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All About Emeralds, the May Birthstone

Alessa_top_t_w300_h300May is when spring has finally sprung and bright green leaves blanket landscapes, even in colder climates. So it’s fitting that vibrant green emerald is the May birthstone.
 

Emerald History

Emeralds have been prized for their beauty since antiquity—emerald mines existed in Egypt as early as 300 BC. Europeans were introduced to the beauty of emeralds in the 1500s when the Spanish invaded South America, where the Incas had prized emeralds for hundreds of years. During that same period, emeralds were cherished by the Mogul emperors of India, who believed that the gems were talismans that offered the protection of the gods.
 

Emerald Lore

Legend has it that wearing emeralds can give you the ability to foresee the future and see the truth. It has also been believed that emerald has the power to cure disease and protect against evil.
 

Emeralds 101

Emerald is part of the mineral family beryl, which also includes aquamarine. Emeralds are deep green or greenish blue and range in saturation from nearly opaque to very clear. When a green stone in this mineral family is too pale to qualify as an emerald it is called a “green beryl.”

Unlike diamonds, whose apparent clarity is evaluated using 10x magnification, emerald clarity is graded with the naked eye. These gems contain internal fractures called inclusions, but (unlike with diamonds) these inclusions don’t necessarily decrease an emerald’s value. In fact, if the internal fractures create an appealing pattern it can raise an emerald’s value. The term for an emerald’s internal pattern is jardin (garden in French) and, much like human fingerprints, every emerald’s jardin is unique.

Because of these internal inclusions, emeralds are not as durable as some other gemstones. They rank 8 on the Mohs scale of hardness, behind sapphires (at 9) and diamonds (at 10, the highest number), making emeralds a bit more fragile than these other gemstones. That’s not to say that you can’t have a gorgeous green emerald engagement ring if that’s your heart’s desire, just that you should take a little extra care with it.
 
Elizabeth Taylor in Emeralds

Emeralds’ Famous Fans

Cleopatra was known to have a passion for emerald jewelry, as did Elizabeth Taylor, who acquired some legendary emerald jewelry while filming Cleopatra in Rome (lover Richard Burton bought it for her at Bulgari). Around the same time, glamorous first lady Jackie Kennedy wore an emerald and diamond engagement ring. Today, Angelina Jolie may be emeralds’ most famous advocate. She frequently wears these gorgeous green gems on the red carpet, and made them a focal point of a jewelry collection she designed (the proceeds of which benefit children who had been victims of conflict).  And recently a number of Hollywood stars have been adorning their third fingers with emerald engagement rings.
 

Caring for Emeralds

Only use mild soap and warm water to clean emeralds, and not techniques involving steam, chemicals or high heat, because they can cause the gem to fracture. Emeralds are generally treated with cedar oil to minimize the appearance of their inclusions. When done right, this does not affect the way light interacts with the gem or change its color in any way.  Unless otherwise specified, all of Brilliant Earth’s emeralds are oil-treated, as is accepted industry practice. (Note: Some jewelers treat emeralds with resins, glass, and plastic polymers to make them more durable, and sometimes even use green polymers to affect a gem’s color. This is not standard industry practice, and Brilliant Earth does not carry emeralds that have been treated with colored oils or synthetic fillers.)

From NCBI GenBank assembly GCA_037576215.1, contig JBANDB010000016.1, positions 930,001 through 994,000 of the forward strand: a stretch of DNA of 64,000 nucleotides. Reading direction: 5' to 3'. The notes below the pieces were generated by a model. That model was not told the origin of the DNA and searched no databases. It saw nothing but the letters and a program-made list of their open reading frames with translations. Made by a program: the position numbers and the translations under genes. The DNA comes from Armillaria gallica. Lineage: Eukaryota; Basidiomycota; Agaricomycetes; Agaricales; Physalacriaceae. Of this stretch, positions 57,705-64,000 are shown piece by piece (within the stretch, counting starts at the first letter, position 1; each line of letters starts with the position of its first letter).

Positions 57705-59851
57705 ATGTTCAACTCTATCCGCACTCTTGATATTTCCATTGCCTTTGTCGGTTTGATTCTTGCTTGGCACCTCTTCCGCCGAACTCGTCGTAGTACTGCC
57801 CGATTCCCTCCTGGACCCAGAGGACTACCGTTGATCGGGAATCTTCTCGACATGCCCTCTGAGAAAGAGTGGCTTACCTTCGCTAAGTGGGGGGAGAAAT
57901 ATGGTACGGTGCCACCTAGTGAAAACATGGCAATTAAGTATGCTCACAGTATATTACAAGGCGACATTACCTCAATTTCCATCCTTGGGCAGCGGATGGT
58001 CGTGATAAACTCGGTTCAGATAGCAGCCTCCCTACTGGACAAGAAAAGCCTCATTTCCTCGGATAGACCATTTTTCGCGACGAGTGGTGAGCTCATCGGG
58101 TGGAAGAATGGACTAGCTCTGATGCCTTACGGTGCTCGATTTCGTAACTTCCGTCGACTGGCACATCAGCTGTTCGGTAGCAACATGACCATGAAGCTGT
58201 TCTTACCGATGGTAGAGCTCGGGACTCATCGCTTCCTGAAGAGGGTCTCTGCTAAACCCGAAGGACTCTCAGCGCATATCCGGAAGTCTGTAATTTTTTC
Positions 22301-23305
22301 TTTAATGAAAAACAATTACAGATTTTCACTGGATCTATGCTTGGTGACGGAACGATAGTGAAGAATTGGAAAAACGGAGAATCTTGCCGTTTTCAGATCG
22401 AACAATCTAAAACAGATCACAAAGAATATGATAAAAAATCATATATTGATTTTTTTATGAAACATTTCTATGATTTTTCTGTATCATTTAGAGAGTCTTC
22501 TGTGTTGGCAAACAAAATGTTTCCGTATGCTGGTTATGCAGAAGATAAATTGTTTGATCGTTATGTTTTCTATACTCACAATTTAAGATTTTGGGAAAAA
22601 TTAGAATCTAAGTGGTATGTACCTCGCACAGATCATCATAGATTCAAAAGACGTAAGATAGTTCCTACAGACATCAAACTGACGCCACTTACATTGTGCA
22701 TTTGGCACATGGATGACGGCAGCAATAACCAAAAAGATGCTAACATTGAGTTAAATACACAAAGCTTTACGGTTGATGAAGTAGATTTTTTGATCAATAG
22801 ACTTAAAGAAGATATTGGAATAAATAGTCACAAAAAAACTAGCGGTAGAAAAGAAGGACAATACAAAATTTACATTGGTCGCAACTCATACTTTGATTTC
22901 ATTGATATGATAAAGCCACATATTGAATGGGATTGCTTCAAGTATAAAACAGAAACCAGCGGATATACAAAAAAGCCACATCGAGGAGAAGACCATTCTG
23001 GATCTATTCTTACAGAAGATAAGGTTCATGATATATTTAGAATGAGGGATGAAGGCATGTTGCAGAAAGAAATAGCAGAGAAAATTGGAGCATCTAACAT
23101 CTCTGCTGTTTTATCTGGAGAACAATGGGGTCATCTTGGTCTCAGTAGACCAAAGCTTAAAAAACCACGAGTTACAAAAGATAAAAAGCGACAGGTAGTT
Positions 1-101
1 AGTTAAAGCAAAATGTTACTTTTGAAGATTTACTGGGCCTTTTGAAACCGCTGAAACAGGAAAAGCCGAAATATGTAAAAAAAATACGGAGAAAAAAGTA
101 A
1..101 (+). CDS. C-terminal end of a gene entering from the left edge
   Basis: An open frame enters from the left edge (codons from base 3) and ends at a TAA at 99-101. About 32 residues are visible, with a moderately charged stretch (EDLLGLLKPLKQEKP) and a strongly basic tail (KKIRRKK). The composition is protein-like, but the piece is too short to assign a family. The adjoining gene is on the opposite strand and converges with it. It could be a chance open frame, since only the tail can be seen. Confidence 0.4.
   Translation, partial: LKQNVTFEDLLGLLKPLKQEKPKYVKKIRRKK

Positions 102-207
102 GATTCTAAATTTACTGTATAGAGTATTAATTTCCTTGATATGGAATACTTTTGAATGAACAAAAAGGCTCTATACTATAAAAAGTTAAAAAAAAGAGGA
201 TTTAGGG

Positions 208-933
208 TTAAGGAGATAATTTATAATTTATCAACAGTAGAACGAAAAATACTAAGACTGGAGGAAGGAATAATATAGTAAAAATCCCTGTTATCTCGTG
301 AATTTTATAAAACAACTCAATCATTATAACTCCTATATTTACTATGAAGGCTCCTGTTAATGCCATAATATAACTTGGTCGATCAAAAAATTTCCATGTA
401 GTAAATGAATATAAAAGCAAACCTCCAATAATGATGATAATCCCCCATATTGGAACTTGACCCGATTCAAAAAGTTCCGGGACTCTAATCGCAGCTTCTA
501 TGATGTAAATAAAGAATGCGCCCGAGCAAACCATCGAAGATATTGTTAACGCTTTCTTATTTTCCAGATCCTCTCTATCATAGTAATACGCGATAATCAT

BE1003-EmeralDia Pendant-f_lg

Ethical Emeralds

All of Brilliant Earth’s emeralds are mined in the Muzo mine region in the Andes Mountains of Colombia. Although emeralds are mined in parts of Africa, Asia, and Brazil, emeralds from the Muzo region benefit from unique conditions that create intensely green emeralds with ideal tone and saturation, and no smoky overtones.

We guarantee that our emeralds are ethically sourced, with respect for both miners and the environment. Low-impact mining practices are used, without harsh chemicals. Our emeralds are imported by a gemologist who has developed lasting relationships with mines in the Muzo region, and strives to ensure that the mine workers are employed under fair labor practices. Each employee gets room and board, as well as a share of 10 percent of the profits from production. He has also funded a number of nonprofit organizations operating in Colombia and the United States that help at-risk youth.
 

Final Thoughts on May Birthstones

If you are a May birthday girl, are shopping for one, or just love emeralds, check out the ever-changing selection of loose emeralds in our Unique Colored Gemstone gallery. They can be set into one of our many ring settings, or can be the focal point of a custom design. Looking for something pre-set?  The Emerald Halo Diamond Pendant is a perfect gift for any occasion, and we frequently carry antique emerald rings and jewelry in our Vintage and Antique Collection.

Do you love emerald jewelry?  Let us know on Facebook or Twitter, or in the comments section.

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Comments:

Taylor Says:
May 10th, 2014 at 12:20 pm

FAB post! Emeralds are my absolute favorite gemstone. Gorgeous picks!


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